When I was a student I had a summer job running the freezers for a frozen food company. The produce, peas in this case, would flow from the blanching machines along conveyor belts into the freezers where they would be frozen before being taken to the cold store ready for shipment to customers.
As the peas passed through the freezers they were blasted with freezing cold air by powerful fans, but since they had just come from the boiling hot blanching machines, they produced a great deal of steam, which of course turned instantly to snow. Keeping the freezers running at optimum levels therefore entailed maintaining a balance between the speed of the production line, the temperature of the peas exiting the freezers and the frequency of the defrost cycles we would run to keep each of the freezer ‘coils’ clear of snow.
Unfortunately, the person who ran the freezers on the shift before mine was rather lazy (I seem to recall using more colourful language to describe him back then!) and did not bother with running coil defrosts towards the end of his shift. By not running defrosts he was able to achieve higher throughput because the freezer was using all four freezing coils for longer periods of time. The only problem was that when I came on shift I would inherit snowed-up freezers which would require us to slow the production line in order to get them running at optimum efficiency once again.
The result was that his production figures were always better than mine, so he looked like the good guy and me the bad! As the production figures affected my manager’s bonus, this was serious. However, once I explained to my manager that his bonus was effectively being purloined by the manager of the other shift, a train of events were set in motion that rectified the problem.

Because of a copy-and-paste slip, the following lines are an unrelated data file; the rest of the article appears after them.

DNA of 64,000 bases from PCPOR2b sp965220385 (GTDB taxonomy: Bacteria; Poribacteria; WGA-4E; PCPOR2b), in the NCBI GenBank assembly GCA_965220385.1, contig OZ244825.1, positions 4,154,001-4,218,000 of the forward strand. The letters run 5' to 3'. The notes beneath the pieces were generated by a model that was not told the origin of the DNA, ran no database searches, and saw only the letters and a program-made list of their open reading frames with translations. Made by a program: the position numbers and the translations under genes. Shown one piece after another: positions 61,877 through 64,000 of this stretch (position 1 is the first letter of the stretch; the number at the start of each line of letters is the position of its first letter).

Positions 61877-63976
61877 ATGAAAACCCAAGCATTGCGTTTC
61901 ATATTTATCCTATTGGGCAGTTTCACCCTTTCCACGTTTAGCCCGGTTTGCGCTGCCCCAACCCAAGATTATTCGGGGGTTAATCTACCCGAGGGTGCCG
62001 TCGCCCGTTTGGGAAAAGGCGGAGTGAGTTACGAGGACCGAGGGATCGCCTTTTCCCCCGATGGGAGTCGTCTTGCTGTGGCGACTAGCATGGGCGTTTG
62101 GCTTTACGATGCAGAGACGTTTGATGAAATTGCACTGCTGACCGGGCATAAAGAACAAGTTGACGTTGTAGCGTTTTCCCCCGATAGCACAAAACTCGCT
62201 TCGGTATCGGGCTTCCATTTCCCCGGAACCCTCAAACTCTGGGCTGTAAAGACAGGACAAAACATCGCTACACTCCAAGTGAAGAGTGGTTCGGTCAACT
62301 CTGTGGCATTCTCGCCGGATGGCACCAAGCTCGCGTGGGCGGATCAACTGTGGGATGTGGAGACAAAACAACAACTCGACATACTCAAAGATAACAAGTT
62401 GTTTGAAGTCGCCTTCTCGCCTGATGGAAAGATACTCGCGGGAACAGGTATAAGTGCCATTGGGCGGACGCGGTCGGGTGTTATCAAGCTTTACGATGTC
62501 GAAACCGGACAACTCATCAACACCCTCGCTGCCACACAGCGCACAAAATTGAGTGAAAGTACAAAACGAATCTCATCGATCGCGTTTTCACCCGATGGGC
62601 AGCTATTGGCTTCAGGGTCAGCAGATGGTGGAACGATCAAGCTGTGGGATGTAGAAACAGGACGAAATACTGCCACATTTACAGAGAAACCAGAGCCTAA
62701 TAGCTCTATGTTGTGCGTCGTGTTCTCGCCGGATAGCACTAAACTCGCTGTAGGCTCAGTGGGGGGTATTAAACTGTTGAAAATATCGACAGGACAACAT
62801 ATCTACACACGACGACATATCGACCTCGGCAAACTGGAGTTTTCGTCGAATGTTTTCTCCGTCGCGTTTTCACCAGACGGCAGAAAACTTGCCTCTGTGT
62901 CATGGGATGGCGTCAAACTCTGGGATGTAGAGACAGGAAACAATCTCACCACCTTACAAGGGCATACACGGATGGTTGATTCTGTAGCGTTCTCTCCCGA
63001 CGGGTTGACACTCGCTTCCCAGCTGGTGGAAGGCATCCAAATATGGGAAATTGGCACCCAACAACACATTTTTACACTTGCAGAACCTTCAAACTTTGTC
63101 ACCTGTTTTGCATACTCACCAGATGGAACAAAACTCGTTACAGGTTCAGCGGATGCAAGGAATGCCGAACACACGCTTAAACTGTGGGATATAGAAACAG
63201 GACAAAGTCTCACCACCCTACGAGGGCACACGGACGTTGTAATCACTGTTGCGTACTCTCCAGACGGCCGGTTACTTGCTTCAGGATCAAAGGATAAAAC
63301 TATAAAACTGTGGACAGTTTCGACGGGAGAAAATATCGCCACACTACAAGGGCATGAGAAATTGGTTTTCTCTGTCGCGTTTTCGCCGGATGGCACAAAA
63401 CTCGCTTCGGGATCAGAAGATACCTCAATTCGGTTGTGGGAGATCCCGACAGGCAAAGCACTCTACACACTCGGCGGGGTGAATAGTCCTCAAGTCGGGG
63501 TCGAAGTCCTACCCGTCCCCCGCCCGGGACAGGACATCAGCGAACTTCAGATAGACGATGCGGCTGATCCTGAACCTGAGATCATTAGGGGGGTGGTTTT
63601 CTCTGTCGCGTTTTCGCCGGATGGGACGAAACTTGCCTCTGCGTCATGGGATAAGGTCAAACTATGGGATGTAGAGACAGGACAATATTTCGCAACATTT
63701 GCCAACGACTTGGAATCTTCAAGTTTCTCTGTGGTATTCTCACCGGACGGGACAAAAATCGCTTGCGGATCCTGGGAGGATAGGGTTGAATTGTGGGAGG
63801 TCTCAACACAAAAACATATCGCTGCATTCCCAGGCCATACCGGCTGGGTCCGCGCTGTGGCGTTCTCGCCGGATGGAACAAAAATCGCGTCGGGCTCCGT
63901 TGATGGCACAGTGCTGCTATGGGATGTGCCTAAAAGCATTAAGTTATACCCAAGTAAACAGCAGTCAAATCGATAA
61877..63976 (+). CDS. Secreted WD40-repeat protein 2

I mention this as it was a classic case of the innocent looking guilty, while the guilty are hidden from view, which is precisely what seems to be happening at the BBC.
There is no question that the Newsnight report that smeared the reputation of an innocent man was an appalling piece of journalism, but to have John Humphreys, a cohort of MPs and numerous other ill-informed pen-pushers baying for the resignation of George Entwistle, the BBC’s Director General, within days of the event smacks of ignorance of the highest order.
In reality, all these people were doing was ‘playing to the gallery’ as there is nothing journalists and politicians like better than to be seen as the bounty hunter that successfully led the guilty party to the gallows. Sadly they rarely get their comeuppance when it is later found that the wrong person was hanged, because by then too many people have joined in the frenzy.
My point is not to pass judgement of whether Mr Entwistle should or should not have resigned, or whether he should or should not have been personally involved in the editorial decision of the Newsnight programme, but to question whether forcing him into resigning after only 54 days in the job is sensible.
In an insightful article in the Telegraph the veteran BBC correspondent John Simpson (who I respect greatly) points to two important truths: The first is that “the Director General - any director general – is no more aware of the day-to-day routines of broadcasting than the Prime Minister is of the way the civil service runs.” The second is that under Mark Thomas, the previous Director General, the BBC has seen a succession of cuts that have left Newsnight with fewer producers than ever before in its 32-year existence. Moreover, that in the past “Newsnight would never have thought of contracting out something as important as an investigation of a child-molestation scandal to an independent company; it would have been done in-house, by people who adhered to the BBC’s own standards.”
If John Simpson is correct, and if Lord Patten, whose judgement it was that Entwistle was the best person for the job was also correct, then it may be that the BBC has just lost the very person who could have been instrumental in sorting out the mess and restoring its reputation as the best public service broadcaster in the world.